The hybrid DSmT based techniques provide the ability to relax the assumption that elements in the frame of discernment must be mutually exclusive. In general, DSmT formally combines sources of information represented in terms of belief functions, and is typically focused on uncertain, highly conflicting and imprecise sources of evidence. Thus, in one specific embodiment, a hybrid DSmT rule of combination is used in step 308 to aggregate conclusions of valid sets determine any likely multi-fault combinations and thus isolate the faults occurring in the turbine engine. This rule preferably uses a hybrid model M(Θ) adapted for use either more than two independent sources of information. As one example, the rule of combination for the hybrid model M(Θ) can be defined as:
m M(Θ)(F)=φ(F)[S 1(F)+S 2(F)+S 3(F)]  (2.)
Where Θ is the set of conclusions, φ(F) is the characteristic non-emptiness function of a set F, i.e., φ(F)=1 if F≠Ř and φ(F)=0 otherwise, where Ř≡ŘM, Ř. ŘM is the set of all elements of the Dedekind's lattice DΘ that have been forced empty through the constraints of the model M and Ř is the classical/universal empty set. Sl(F) corresponds to the free DSmT rule of combination for k independent sources based on the free DSmT model, and is given by:

S 1 ( F ) = F 1 , X 2 , , F k D Θ ( F 1 F 2 F k = F ) i = 1 k m i ( F i ) ( 3. )
And S2(F) represents the mass of all relatively and absolutely empty sets which are transferred to the total or relative ignorance and is given by:

S 2 ( F ) = F 1 , X 2 , , F k D Θ [ U = F ] [ ( U 0 ) ] ( F k = I t ) i = 1 k m i ( F i ) ( 4. )
And S3(F) represents the sum of relatively empty sets to the non-empty sets

S 2 ( F ) = F 1 , X 2 , , F k D Θ ( F 1 F 2 , , F k ) = F ( F 1 F 2 , , F k ) 0 i = 1 k m i ( F i ) ( 5. )
With U≡u(Fl) V u(F2)

. . . u(Fk) where u(F) is the union of all singletons hi that compose F and It≡h1 h2 . . . hn is the total ignorance. It should be note that in turbine engine applications where the algorithms do not provide conclusions that satisfy non-existential constraints rule S2(F) is typically not applied.

In turbine engine fault detection applications, evidence aggregation can be viewed as a dynamic fusion problem where the hybrid model M(Θ) changes each time the fault detectors post results, i.e., some of the elements which were not empty at one posting may become empty the next and vice versa. In one embodiment, each time the results of the fault detector algorithms are entered, the hybrid DSmT rule, based on a new hybrid model M(Θ), is applied.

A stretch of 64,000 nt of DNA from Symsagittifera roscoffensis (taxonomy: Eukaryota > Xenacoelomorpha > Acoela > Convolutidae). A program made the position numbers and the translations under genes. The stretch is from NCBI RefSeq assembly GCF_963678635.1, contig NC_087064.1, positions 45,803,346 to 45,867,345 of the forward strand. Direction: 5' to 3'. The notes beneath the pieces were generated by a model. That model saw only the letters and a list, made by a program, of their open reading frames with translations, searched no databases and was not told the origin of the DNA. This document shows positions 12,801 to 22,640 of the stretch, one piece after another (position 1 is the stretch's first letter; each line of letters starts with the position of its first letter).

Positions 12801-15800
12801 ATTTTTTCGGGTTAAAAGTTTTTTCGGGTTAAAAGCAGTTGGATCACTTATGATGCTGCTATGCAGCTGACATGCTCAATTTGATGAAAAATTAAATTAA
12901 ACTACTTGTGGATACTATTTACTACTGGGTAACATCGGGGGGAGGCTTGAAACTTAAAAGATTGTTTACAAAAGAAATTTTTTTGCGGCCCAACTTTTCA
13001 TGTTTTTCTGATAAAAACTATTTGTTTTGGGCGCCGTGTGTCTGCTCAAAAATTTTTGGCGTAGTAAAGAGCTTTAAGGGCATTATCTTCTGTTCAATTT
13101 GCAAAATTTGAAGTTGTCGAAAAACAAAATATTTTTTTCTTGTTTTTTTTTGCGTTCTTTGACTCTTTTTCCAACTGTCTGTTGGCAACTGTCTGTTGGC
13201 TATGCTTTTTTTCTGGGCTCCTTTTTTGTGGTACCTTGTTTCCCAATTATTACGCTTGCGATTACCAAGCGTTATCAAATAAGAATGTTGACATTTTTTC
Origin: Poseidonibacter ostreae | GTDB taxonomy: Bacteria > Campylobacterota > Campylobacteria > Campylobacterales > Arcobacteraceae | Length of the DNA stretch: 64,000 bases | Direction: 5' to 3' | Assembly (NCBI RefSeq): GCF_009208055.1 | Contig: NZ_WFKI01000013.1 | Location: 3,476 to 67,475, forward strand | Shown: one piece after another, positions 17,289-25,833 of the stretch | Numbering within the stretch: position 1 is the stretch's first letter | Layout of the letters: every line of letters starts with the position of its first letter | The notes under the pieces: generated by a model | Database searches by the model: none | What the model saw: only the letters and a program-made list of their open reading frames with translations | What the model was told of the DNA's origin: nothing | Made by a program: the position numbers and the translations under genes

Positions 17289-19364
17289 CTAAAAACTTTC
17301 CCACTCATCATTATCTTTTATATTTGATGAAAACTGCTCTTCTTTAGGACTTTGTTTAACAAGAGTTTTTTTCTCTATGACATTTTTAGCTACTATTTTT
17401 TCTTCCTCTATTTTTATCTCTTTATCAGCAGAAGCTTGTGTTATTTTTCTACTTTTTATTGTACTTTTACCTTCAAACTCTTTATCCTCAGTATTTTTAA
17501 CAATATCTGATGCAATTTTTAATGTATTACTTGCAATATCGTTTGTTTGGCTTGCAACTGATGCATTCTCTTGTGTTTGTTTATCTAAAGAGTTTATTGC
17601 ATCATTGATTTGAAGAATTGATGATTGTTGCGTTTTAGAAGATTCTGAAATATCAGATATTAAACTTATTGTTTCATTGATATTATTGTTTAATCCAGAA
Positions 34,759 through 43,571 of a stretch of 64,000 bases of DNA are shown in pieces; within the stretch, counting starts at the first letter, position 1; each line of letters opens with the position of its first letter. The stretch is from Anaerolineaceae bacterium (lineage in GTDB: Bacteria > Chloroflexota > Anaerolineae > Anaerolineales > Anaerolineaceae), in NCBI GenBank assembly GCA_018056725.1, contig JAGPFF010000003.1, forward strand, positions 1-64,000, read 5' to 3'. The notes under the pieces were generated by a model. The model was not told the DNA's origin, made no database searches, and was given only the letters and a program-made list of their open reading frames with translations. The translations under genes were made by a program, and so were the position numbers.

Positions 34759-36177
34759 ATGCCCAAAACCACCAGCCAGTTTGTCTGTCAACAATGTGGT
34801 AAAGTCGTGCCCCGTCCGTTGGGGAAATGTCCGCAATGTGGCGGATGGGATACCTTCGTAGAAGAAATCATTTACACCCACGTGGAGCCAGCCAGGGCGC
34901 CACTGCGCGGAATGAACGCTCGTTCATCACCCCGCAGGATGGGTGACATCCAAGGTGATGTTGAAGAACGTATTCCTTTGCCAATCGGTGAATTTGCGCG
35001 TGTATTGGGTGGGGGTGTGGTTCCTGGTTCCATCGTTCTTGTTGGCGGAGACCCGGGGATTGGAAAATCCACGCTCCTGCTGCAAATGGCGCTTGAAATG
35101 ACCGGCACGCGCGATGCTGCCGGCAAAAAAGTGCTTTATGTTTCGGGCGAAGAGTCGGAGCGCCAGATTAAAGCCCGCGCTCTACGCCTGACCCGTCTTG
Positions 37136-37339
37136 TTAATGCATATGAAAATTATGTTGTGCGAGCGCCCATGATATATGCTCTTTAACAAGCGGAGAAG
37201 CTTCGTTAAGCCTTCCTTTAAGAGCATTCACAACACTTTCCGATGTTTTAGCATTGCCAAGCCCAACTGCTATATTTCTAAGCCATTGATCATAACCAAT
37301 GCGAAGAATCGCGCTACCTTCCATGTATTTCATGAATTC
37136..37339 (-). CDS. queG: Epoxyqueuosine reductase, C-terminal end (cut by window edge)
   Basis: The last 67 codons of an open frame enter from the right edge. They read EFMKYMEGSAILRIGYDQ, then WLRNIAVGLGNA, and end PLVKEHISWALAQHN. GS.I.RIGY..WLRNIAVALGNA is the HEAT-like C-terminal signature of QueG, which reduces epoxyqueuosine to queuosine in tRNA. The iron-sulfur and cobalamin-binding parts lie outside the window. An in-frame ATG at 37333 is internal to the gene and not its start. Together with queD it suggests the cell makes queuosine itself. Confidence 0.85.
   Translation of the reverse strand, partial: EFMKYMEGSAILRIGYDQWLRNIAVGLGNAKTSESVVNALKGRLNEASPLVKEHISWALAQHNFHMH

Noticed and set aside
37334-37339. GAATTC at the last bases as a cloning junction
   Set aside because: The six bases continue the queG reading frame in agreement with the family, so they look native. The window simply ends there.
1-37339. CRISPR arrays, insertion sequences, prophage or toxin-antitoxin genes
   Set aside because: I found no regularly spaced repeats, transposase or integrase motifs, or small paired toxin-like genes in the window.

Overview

To determine which elements of the hybrid model M(Θ) are empty the model is examined at both the diagnostic algorithm level and the knowledge fusion level. Namely, if any one of the fault detection algorithms determines that a certain set of faults occurs simultaneously, the corresponding element in the hybrid model M(Θ) is determined to be relatively non-empty. This determination may not be sufficient in all cases, as some algorithms may have different levels of expertise and will therefore have different levels of discernment. This can prevent the accurate diagnosis of faults falling outside the frames of discernment. Therefore, when several algorithms each identify faults outside the intersection of their frame of discernment, knowledge fusion models can assume that those faults are occurring simultaneously and will assign appropriate beliefs based on the hybrid combination rule.

In addition to dealing with multiple fault conclusions, the embodiment of the invention can be applied to isolate faults from conclusions based on different levels of dependent evidence. For example, in cases where some fault detection conclusions are based on the same sensor data or even the same features in the sensor data. In this embodiment, the diagnostic aggregation mechanism aggregates conclusions based on device data with high dependency using a high dependency aggregation rule, and the resulting high-dependency sets are then further aggregated using a weak dependency rule. Furthermore, the diagnostic aggregation mechanism aggregates any conclusions based on independent evidence using an independent combination rule. The resulting aggregation determines which fault(s) are most likely indicated by the plurality of conclusions, taking into account the dependency of the device data used to generate the conclusions. This type of aggregation can be combined with isolation of fault from multiple conclusions, or performed independently.